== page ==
Avoid These 12 Programming Blunders: Common Software Development Pitfalls and How to Prevent Them
The world of art is characterized by a variety of conflicting opinions on what constitutes a great piece of art, and in a similar manner, programmers often hold differing views on what makes for excellent code, aside from the basic requirement that it doesn’t crash. Each developer has their own set of principles and standards. When a developer advises against doing something, it is likely because they have previously attempted it and experienced a significant failure.
However, problems may arise when we overreact to a mistake by going too far in the opposite direction. For instance, a team may avoid a problem with option A by selecting option B instead, but it may turn out that option B also has its own set of problems, resulting in another extended period of troubleshooting.
The good news is that you can learn from both the original mistake and the overcorrection. The best approach is frequently the one in the middle. This essay discusses some of the most frequent programming blunders as well as the dangers of taking the opposite route.
Playing it fast and loose
Neglecting the fundamentals is a simple yet common way to create code that is unstable and prone to crashing. This could involve overlooking how unpredictable user actions could impact your program. Will a zero be used as input for a division operation? Will submitted text always be of the correct length? Are your date formats compliant with the appropriate standards? Has the username been authenticated against the database? Even the smallest oversight can result in software failure.
One approach to addressing this issue is to leverage the error handling capabilities of the code. A developer who takes a lax approach might encompass their entire stack with a single catch block for all potential exceptions. They may simply log the error, return an error code, and pass on the problem to someone else to handle.
Focusing too much on minor details can also have negative consequences.
Some people believe that a skilled programmer is someone who checks both sides of a one-way street before crossing it. However, similar to playing fast and loose, this tendency can lead to problems. Software that is overly cautious can slow down operations significantly. While checking a few null pointers may not have much impact, some code is excessively anxious, checking repeatedly to make sure the doors are locked, making it impossible to get any work done. This kind of system is mired in a maze of verification and authentication procedures, with no processing taking place.
The key is to organize your code layers to verify data when it first enters and then let it pass through. Although there may be some errors as a result, that’s why error checking is included.
Too much theoretical complexity
Some programmers embrace the study of algorithms. They enjoy designing complex data structures and algorithms because they want to build the most efficient stack possible. Each layer or library must be perfect.
It’s a nice impulse but in many cases, the end result is a huge application that consumes too much memory and runs like molasses in January. In theory, it will be fast but you won’t see it until there are 100 billion users with 50 million documents per user.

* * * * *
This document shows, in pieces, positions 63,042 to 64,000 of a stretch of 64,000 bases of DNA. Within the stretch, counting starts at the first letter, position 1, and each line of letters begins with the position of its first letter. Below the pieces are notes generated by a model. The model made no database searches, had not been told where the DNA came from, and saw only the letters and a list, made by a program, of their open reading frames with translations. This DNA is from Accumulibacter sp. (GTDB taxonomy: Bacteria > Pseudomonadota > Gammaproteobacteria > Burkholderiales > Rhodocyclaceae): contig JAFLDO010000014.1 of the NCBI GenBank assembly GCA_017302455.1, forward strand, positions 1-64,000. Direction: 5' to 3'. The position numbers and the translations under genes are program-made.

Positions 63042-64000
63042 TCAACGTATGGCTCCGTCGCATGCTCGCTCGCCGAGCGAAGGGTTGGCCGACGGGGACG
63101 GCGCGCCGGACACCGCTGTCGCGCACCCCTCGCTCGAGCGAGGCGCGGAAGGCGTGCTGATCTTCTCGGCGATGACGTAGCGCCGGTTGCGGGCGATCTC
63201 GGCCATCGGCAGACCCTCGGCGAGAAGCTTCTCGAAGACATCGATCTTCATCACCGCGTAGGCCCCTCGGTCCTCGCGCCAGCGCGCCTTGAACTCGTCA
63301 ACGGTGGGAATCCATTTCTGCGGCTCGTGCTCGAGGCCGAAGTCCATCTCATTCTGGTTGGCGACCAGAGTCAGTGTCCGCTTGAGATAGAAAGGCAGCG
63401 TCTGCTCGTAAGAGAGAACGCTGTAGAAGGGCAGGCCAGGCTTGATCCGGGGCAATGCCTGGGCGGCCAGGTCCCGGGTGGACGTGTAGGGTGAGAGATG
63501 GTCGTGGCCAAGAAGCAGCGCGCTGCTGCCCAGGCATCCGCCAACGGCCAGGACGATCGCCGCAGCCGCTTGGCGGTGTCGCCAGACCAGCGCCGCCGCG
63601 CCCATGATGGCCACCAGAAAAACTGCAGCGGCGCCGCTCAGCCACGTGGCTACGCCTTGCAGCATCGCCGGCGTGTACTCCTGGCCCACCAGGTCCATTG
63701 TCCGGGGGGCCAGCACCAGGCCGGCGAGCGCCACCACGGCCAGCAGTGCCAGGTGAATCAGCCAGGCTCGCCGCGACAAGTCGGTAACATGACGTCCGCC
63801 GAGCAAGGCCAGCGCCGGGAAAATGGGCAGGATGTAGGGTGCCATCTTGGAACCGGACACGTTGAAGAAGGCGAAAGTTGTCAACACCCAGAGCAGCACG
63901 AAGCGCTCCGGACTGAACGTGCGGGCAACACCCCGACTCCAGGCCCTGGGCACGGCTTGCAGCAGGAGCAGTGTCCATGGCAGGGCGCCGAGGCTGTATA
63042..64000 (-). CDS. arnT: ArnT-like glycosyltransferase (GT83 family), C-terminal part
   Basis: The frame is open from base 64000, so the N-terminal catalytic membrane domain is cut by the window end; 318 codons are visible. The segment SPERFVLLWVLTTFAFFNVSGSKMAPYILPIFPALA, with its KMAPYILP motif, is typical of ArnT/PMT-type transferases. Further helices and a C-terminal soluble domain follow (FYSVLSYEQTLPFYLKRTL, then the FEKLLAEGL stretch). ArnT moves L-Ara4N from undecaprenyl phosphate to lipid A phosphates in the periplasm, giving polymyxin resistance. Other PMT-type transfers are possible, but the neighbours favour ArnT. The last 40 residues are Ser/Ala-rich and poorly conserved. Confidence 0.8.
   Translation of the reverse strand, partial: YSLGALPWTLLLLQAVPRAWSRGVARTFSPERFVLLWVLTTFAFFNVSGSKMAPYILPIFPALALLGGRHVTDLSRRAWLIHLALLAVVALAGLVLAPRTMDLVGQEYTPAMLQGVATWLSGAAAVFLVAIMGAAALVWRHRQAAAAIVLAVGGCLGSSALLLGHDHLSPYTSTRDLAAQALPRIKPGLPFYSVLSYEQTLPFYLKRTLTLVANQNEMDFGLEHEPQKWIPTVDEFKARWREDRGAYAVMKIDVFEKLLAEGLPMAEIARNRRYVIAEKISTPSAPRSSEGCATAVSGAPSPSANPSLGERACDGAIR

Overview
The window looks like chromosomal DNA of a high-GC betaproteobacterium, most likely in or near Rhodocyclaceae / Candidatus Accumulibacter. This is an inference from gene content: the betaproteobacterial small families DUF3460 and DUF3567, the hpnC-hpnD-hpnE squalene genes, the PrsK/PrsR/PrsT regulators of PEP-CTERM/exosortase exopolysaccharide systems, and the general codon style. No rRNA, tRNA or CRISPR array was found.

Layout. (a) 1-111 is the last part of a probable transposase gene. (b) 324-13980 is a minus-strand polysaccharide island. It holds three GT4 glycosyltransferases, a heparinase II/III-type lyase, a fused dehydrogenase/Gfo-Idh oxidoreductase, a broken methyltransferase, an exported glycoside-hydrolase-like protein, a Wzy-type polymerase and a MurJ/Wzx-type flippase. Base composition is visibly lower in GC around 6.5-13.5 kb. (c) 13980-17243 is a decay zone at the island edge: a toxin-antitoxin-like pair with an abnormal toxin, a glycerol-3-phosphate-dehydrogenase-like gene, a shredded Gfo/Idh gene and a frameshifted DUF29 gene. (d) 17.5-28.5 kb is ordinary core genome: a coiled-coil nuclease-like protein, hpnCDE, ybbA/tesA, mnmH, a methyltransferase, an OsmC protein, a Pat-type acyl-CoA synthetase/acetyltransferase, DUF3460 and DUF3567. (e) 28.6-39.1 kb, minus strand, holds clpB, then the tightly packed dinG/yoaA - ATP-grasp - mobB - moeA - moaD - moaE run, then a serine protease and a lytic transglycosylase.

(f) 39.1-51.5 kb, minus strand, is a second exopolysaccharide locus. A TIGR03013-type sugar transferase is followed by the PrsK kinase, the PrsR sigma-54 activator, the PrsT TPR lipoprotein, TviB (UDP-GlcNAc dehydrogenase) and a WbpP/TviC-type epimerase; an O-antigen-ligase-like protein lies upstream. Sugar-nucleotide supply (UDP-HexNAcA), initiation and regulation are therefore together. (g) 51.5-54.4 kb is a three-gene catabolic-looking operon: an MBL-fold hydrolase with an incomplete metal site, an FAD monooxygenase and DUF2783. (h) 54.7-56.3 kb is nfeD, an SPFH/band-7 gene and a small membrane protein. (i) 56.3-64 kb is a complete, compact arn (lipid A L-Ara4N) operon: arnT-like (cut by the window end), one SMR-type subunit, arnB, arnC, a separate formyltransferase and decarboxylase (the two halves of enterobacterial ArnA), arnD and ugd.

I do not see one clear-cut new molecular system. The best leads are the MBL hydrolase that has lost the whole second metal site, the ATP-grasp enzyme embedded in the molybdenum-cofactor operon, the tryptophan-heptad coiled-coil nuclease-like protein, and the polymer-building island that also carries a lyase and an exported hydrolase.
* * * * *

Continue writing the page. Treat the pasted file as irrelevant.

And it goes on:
Much of algorithmic theory focuses on how well algorithms and data structures scale. The analysis only really applies when the data grows large. In many cases, the theory doesn’t account for how much code it takes to shave off some time.
In some cases, the theory elides crucial details. One of the biggest time sinks is fetching data either from the main memory or worse from a database in the cloud. Focusing on the practical issues of where the data is stored and when it is accessed is better than an elaborate data structure.
Not enough theoretical complexity
Insufficient theoretical complexity is the opposite problem of being too engrossed in programming theory.
When code is written without taking into account the theoretical aspects of data structures or algorithms, it may perform well on test data, but may not be able to handle the load when real users start using it.
It’s important to address scalability concerns during the planning phase, as some features, such as comparing each data entry to another, may have inherent quadratic complexity that can lead to exponential slow-downs in optimizations. Sometimes, it’s better to dial back on what you promise to avoid overcomplicating the system.
Balancing theoretical complexity with practical considerations is a challenge, and sometimes it’s better to focus on careful iteration and load testing rather than premature optimization. As the old saying goes, “premature optimization is a waste of time.” Start with a basic program, test it, and then address the slowest parts.
Too much faith in artificial intelligence
We are in a moment where it is becoming clear that AI algorithms can deliver amazing results. The output is shockingly realistic and better than expected. Many believe that the age of the sentient computer has arrived.
AI sometimes provides data that is incredibly useful. Programmers have swapped search engines for large language models because they can’t stand all the ads and “amplified” features created by humans. They mistrust human interference and put their faith in machine learning.
It’s important, though, to recognize exactly what algorithms can do and how they work. Machine learning systems analyze data, then build an elaborate function that imitates it. They’re like clever parrots when delivering text. The problem is that they are programmed to deliver everything with the same confident authority, even when they’re completely wrong. At worst, an AI can be terribly wrong and not realize it any more than we do.
Not enough training data
An AI model’s performance is solely dependent on the quality of its training data. As machine learning algorithms become more accessible, programmers will have more opportunities to utilize them in various projects.
However, AI tools are often unpredictable and produce inaccurate results, primarily when the training data is inadequate. Rare scenarios that are not found in the training data, called “black swans,” can completely confuse an AI, resulting in random responses.